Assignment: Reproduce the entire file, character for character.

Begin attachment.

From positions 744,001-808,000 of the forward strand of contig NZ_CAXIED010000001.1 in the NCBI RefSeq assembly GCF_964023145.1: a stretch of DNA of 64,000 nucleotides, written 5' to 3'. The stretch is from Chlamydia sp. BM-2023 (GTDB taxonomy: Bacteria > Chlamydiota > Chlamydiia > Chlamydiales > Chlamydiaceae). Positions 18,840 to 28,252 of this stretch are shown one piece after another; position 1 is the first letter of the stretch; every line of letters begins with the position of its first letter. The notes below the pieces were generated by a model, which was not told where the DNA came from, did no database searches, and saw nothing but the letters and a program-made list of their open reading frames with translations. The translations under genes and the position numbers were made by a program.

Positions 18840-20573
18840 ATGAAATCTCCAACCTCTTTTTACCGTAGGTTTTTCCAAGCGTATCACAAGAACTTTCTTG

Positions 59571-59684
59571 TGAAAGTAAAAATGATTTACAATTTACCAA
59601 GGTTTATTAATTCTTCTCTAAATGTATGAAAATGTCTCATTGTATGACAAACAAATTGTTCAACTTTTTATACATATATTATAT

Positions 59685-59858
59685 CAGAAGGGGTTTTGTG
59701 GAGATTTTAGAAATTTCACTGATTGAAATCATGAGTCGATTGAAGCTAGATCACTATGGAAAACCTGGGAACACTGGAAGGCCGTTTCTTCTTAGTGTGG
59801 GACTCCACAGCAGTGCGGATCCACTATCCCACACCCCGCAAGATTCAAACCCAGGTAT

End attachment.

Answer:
From positions 744,001-808,000 of the forward strand of contig NZ_CAXIED010000001.1 in the NCBI RefSeq assembly GCF_964023145.1: a stretch of DNA of 64,000 nucleotides, written 5' to 3'. The stretch is from Chlamydia sp. BM-2023 (GTDB taxonomy: Bacteria > Chlamydiota > Chlamydiia > Chlamydiales > Chlamydiaceae). Positions 18,840 to 28,252 of this stretch are shown one piece after another; position 1 is the first letter of the stretch; every line of letters begins with the position of its first letter. The notes below the pieces were generated by a model, which was not told where the DNA came from, did no database searches, and saw nothing but the letters and a program-made list of their open reading frames with translations. The translations under genes and the position numbers were made by a program.

Positions 18840-20573
18840 ATGAAATCTCCAACCTCTTTTTACCGTAGGTTTTTCCAAGCGTATCACAAGAACTTTCTTG

Positions 59571-59684
59571 TGAAAGTAAAAATGATTTACAATTTACCAA
59601 GGTTTATTAATTCTTCTCTAAATGTATGAAAATGTCTCATTGTATGACAAACAAATTGTTCAACTTTTTATACATATATTATAT

Positions 59685-59858
59685 CAGAAGGGGTTTTGTG
59701 GAGATTTTAGAAATTTCACTGATTGAAATCATGAGTCGATTGAAGCTAGATCACTATGGAAAACCTGGGAACACTGGAAGGCCGTTTCTTCTTAGTGTGG
59801 GACTCCACAGCAGTGCGGATCCACTATCCCACACCCCGCAAGATTCAAACCCAGGTAT